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Tag: birds

NC college starts pet-friendly dorm

Lees-McRae College, located in the mountains of North Carolina, has designated its first pet-friendly dormitory, allowing students who live there to bring along their dogs, cats, birds, fish, ferrets, and hamsters.

With the opening of the Spring 2011 semester, Bentley Residence Hall went co-species. 

“I am so excited that Lees-McRae College has joined the ranks of pet friendly colleges and universities.  We love our pets and we recognize that students who are pet owners are generally responsible and caring individuals,” said Barry M. Buxton, president of the Presbyterian college. “We want to encourage pet adoption and awareness that all of God’s creatures are sacred.”

Students living in Bentley Hall are now allowed to bring their pets from home to school with them to live in their rooms. Under the new policy, qualifying students can have fish, hamsters, gerbils, guinea pigs, birds, ferrets, cats and dogs under 40 pounds. (We’d argue dogs over 40 pounds are sacred, too.)

Previously, students were only allowed to have fish in residence hall rooms.

Under the new pet friendly policy, faculty and staff are also encouraged to bring their pets to campus.

“It is great to be able to have my two dogs for companionship while I am studying and doing homework in my room,” said student Lauren Lampley, owner of Shih Tzus Heidi and Buckley. “This responsibility also forces me to manage my time well enough to take care of them and make sure I make time to spend with them.”

The approved pets for the inaugural pet friendly program include a Boston Terrier, a small Labrador retriever, two Shih Tzus, a pomeranian/Chihuahua mix, a miniature dachshund, a Maine coon mix, a Siamese mix, a leopard gecko, a Dutch rabbit, two ferrets and two birds.

The new policy represents the latest in a trend toward colleges welcoming pets, noted Joshua Fried, director of Petside.com: “We know how much the companionship of a pet can benefit a college student, particularly in the form of stress-relief and as a remedy for homesickness.”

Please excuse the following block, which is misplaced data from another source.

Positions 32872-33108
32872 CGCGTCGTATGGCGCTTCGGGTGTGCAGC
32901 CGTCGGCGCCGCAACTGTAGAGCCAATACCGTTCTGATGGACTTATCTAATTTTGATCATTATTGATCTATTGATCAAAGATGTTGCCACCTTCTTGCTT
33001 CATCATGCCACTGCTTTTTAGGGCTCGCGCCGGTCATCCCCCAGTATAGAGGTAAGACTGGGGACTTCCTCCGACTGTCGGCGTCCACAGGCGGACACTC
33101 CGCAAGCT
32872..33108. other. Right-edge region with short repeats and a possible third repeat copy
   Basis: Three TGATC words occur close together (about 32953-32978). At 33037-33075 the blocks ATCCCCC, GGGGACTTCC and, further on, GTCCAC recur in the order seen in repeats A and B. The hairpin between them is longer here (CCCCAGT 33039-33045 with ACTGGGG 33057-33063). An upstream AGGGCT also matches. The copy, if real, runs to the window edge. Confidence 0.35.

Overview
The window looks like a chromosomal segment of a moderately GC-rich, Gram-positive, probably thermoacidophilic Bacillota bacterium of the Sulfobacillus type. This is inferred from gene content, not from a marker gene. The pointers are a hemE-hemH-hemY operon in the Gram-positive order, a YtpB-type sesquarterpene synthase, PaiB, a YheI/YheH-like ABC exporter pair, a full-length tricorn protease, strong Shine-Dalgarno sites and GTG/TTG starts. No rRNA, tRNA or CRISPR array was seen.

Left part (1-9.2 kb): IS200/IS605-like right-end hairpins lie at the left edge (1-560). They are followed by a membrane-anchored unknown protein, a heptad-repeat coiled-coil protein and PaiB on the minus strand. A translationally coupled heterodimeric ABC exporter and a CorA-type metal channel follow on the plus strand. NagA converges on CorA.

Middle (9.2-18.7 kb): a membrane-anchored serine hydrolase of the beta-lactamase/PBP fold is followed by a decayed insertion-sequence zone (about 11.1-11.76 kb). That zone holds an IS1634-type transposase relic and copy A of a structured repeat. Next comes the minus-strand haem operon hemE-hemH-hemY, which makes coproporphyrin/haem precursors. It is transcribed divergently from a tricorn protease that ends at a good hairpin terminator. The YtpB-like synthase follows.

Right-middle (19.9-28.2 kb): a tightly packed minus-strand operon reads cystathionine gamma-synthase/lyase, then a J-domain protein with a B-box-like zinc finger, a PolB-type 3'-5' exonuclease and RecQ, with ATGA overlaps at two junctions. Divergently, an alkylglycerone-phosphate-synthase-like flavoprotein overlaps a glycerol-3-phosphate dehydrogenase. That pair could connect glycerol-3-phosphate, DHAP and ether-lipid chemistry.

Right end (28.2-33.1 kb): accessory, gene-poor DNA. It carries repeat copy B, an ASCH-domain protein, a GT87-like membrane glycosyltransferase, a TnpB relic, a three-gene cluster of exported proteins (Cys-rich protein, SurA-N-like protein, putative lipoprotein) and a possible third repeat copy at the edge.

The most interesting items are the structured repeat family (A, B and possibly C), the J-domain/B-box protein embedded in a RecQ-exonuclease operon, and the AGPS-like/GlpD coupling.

“Now I have two alarms,” one student joked. “When I ignore my alarm clock, my dog licks my face and my nose until I get up. She really cares about my education.”

Lees-McRae College, a four-year, co-educational liberal arts college, is located in the Blue Ridge Mountains of northwestern North Carolina in the town of Banner Elk.

(Photo courtesy of Lees-McCrae College)

Gull talk

I got intrigued with a pair of seagulls again – this time two that I was sharing a parking lot with in the town of Bar Harbor, Maine.

I pulled in to see if I could fire up the old Internet and catch up on some blogging while sitting in the car.

The brown gull drew my attention first, with a sing-song tweet-TWEET-tweet that proved far more reliable than my Internet connection. It reliably emitted the call every four seconds as it searched the ground around my car for food.

Finding none, the brown gull kept tweet-TWEET-tweeting as it walked right up to the other other gull.

I don’t know if the other gull was a relative, suitor, friend, parental unit, or maybe – considering they didn’t look anything alike — a surrogate parent. But the brown gull clearly wanted something from it.

The grey and white gull would turn its head when the brown gull got too close. But the brown gull was a pushy creature – it just kept getting into the white and grey gull’s face, saying “tweet-TWEET-tweet” the whole time.

Once the grey and white gull got tired of retreating and turning away, the brown gull used its beak to pry open the other gull’s mouth, then conducted a very thorough search inside of it, pausing only to say “tweet-TWEET-tweet.”

After listening to 30 minutes of tweet-TWEET-tweeting, I finally broke up one of Ace’s treats and threw the pieces their way, buying me enough silence to get my work done. There was only one thing I had intended to do that — despite, or maybe because of the constant reminder — I forgot to do:

Tweet.

(To see a synopsis of Ace’s travels so far, click here.)

(To see all of “Travels with Ace,” click here.)

Gulls will be gulls

Sitting on a post off the pier in Provincetown over the weekend, this gull seemed to be king of the mountain — but it didn’t last for long.

I was enjoying a cup of clam chowder — yes, another one — and Ace was laying at my feet, halfway under the bench, when I decided he was picture-worthy and took out my camera.

Sure, they are scavengers, but I like watching them — whether it be soaring regally through the sky or picking through trash like hungry hobos.

The seagulls around Provincetown have pretty good pickings, but — kind of like the humans outnumber the parking spaces — gulls far outnumber the posts in the water, which seem to be the perching spot of choice.

I’d only taken a couple of photos when a fellow gull looked down from above and, apparently either wanting the spot, or feeling he was American’s next top gull model, swooped down and bumped the first off the post.

I wasn’t going to take his picture, but then he proceeded to do something resembling a victory dance.

After I finished the chowder, and Ace cleaned the cup, gull No. 1 — apparently wanting his perch back — swooped down and knocked No. 2 off.